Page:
Hard teaching: Amid fear and division, what does it mean to love our Muslim neighbors?


by Josh Graves

Dr. Amir Arain is a good friend of mine. We’ve worked together on several projects during the four years I’ve lived in Nashville, Tenn.

Amir is a top neurologist at Vanderbilt Medical Center and a leading professor at Vanderbilt University. He also happens to be the spokesman on matters of faith and culture for the Nashville Islamic Center.

While Amir is from Pakistan, he became a U.S. citizen. He is dedicated to his adopted country and is as devout to his faith and family as I am to mine. The same is true of my immediate neighbors: Baha, Nima, Arin and Alan Hassan.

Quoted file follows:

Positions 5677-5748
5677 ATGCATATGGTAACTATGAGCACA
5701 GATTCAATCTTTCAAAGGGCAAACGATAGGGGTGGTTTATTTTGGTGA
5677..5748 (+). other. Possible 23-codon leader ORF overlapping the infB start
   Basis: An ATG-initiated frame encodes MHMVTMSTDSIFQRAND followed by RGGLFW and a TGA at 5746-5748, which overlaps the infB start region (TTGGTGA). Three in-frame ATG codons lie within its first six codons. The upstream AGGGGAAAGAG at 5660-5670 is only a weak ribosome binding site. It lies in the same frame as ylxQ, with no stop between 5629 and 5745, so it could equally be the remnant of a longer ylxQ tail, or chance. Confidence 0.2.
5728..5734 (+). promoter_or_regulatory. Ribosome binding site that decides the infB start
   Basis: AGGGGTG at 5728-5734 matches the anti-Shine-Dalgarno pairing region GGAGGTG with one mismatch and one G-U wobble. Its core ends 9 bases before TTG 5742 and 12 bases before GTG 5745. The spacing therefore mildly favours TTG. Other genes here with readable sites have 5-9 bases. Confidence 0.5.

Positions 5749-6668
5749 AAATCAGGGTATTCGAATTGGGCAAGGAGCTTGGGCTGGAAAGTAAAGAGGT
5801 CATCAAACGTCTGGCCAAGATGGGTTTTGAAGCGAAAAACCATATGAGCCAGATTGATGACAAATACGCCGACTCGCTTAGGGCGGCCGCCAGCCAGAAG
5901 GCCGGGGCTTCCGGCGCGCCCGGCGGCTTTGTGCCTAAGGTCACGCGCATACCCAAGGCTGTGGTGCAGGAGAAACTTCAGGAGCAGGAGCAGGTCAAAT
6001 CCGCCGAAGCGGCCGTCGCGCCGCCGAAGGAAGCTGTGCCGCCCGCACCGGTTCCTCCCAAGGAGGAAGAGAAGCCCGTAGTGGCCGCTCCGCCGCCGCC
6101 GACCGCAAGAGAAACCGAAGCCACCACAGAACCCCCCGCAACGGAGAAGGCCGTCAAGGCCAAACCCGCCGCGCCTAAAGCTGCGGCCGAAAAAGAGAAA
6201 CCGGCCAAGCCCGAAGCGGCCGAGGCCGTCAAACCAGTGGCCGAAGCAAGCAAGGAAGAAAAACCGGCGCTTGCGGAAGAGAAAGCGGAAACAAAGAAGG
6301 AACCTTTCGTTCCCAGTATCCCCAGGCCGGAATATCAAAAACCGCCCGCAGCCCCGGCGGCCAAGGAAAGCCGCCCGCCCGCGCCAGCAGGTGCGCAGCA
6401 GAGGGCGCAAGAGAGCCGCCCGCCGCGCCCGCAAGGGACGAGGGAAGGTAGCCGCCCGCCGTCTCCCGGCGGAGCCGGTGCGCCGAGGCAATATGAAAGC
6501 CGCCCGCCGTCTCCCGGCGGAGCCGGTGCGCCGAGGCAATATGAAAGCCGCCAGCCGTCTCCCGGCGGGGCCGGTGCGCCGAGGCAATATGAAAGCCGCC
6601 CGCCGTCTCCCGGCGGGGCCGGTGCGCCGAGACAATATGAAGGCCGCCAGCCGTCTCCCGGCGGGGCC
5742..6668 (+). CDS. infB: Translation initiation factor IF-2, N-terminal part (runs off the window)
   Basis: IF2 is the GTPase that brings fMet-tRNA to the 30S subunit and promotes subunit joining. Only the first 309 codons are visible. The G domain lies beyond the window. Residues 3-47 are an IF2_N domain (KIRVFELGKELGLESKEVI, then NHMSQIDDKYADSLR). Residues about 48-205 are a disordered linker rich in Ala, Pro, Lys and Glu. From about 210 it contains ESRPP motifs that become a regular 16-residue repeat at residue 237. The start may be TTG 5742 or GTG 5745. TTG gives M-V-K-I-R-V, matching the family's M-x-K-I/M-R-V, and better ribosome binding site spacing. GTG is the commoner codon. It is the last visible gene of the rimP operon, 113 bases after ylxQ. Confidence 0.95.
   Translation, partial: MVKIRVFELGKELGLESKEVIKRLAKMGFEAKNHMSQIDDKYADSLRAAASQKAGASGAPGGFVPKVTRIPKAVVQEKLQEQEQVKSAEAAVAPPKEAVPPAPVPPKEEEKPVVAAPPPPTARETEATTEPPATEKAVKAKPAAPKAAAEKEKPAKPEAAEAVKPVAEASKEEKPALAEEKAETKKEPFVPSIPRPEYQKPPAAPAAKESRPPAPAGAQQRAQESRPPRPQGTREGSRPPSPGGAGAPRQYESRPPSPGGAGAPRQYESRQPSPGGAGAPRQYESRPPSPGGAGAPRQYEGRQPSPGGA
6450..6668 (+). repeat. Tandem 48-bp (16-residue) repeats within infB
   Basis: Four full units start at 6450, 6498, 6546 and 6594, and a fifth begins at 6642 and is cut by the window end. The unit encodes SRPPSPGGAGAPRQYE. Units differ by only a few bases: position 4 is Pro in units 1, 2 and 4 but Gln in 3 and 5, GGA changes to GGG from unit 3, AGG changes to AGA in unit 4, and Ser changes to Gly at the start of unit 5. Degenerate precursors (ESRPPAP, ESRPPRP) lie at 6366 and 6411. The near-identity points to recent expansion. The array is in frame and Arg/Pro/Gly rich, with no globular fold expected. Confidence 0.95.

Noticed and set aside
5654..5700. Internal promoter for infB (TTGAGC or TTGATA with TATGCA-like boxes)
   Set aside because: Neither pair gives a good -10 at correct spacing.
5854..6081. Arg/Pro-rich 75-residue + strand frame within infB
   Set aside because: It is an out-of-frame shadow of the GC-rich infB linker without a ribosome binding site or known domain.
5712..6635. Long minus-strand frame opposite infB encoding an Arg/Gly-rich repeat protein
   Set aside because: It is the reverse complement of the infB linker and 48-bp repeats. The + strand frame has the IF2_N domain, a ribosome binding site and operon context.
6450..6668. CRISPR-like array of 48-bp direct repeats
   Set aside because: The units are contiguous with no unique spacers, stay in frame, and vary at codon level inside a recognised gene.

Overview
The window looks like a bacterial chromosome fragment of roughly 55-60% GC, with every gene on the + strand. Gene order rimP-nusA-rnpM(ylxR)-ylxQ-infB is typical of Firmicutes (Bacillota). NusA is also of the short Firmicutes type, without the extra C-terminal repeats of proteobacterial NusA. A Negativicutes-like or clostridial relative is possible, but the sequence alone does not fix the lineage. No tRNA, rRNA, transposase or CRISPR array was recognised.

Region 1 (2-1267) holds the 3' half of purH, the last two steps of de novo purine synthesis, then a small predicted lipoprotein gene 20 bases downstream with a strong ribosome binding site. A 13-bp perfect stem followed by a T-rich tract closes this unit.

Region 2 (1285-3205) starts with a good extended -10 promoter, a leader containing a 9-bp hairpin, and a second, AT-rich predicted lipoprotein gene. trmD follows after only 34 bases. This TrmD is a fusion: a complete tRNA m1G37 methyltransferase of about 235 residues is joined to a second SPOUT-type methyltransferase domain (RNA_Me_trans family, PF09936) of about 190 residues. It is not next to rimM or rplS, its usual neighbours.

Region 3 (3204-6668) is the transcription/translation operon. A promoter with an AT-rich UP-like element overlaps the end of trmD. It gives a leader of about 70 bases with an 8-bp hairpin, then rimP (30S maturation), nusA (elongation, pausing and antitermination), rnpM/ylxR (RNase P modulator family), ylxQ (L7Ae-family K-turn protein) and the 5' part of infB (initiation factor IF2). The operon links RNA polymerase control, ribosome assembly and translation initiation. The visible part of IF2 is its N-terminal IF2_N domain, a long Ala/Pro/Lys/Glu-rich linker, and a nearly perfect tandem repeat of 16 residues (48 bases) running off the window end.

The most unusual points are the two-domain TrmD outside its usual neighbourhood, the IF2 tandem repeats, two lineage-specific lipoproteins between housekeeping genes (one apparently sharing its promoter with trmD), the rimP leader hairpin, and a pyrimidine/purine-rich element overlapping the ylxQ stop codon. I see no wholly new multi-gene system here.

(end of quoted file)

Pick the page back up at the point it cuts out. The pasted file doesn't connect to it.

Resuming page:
In Dearborn, Mich. — just 20 minutes from where I grew up — U.S. citizens make up the single largest concentration of Arabs in the world outside of the Middle East. These Muslim leaders are doctors, teachers, military servants and spiritual directors. They are part of the fabric of our nation.

I immediately thought of my Muslim neighbors — Amir, the Hassan family and the people of Dearborn — when the Islamic religious affiliation of the two brothers accused of bombing the Boston Marathon emerged.

We can’t make sense of the horrific and despicable actions allegedly carried out by brothers Dzhokhar and Tamerlan Tsarnaev. But neither should we conclude that most Muslims are hateful, violent and vengeful people.



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